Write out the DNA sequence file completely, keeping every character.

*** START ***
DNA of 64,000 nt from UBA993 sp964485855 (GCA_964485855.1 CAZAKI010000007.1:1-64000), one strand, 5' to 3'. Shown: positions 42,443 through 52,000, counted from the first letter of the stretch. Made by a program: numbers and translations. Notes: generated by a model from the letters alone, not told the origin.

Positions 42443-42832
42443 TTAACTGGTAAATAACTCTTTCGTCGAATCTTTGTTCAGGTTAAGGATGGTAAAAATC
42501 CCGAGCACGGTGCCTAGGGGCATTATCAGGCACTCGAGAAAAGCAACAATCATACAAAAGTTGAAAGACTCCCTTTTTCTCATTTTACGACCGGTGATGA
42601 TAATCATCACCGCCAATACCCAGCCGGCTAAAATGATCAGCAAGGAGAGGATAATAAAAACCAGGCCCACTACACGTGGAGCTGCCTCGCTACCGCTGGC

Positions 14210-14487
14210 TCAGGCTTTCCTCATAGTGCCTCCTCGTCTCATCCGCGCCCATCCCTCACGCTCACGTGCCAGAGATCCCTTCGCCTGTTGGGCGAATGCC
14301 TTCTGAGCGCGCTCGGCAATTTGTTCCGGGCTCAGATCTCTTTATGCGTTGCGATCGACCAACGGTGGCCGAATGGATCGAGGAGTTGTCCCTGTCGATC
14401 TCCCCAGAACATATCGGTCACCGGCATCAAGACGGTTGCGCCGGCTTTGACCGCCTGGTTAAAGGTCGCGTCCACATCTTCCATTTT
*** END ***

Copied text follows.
DNA of 64,000 nt from UBA993 sp964485855 (GCA_964485855.1 CAZAKI010000007.1:1-64000), one strand, 5' to 3'. Shown: positions 42,443 through 52,000, counted from the first letter of the stretch. Made by a program: numbers and translations. Notes: generated by a model from the letters alone, not told the origin.

Positions 42443-42832
42443 TTAACTGGTAAATAACTCTTTCGTCGAATCTTTGTTCAGGTTAAGGATGGTAAAAATC
42501 CCGAGCACGGTGCCTAGGGGCATTATCAGGCACTCGAGAAAAGCAACAATCATACAAAAGTTGAAAGACTCCCTTTTTCTCATTTTACGACCGGTGATGA
42601 TAATCATCACCGCCAATACCCAGCCGGCTAAAATGATCAGCAAGGAGAGGATAATAAAAACCAGGCCCACTACACGTGGAGCTGCCTCGCTACCGCTGGC

Positions 14210-14487
14210 TCAGGCTTTCCTCATAGTGCCTCCTCGTCTCATCCGCGCCCATCCCTCACGCTCACGTGCCAGAGATCCCTTCGCCTGTTGGGCGAATGCC
14301 TTCTGAGCGCGCTCGGCAATTTGTTCCGGGCTCAGATCTCTTTATGCGTTGCGATCGACCAACGGTGGCCGAATGGATCGAGGAGTTGTCCCTGTCGATC
14401 TCCCCAGAACATATCGGTCACCGGCATCAAGACGGTTGCGCCGGCTTTGACCGCCTGGTTAAAGGTCGCGTCCACATCTTCCATTTT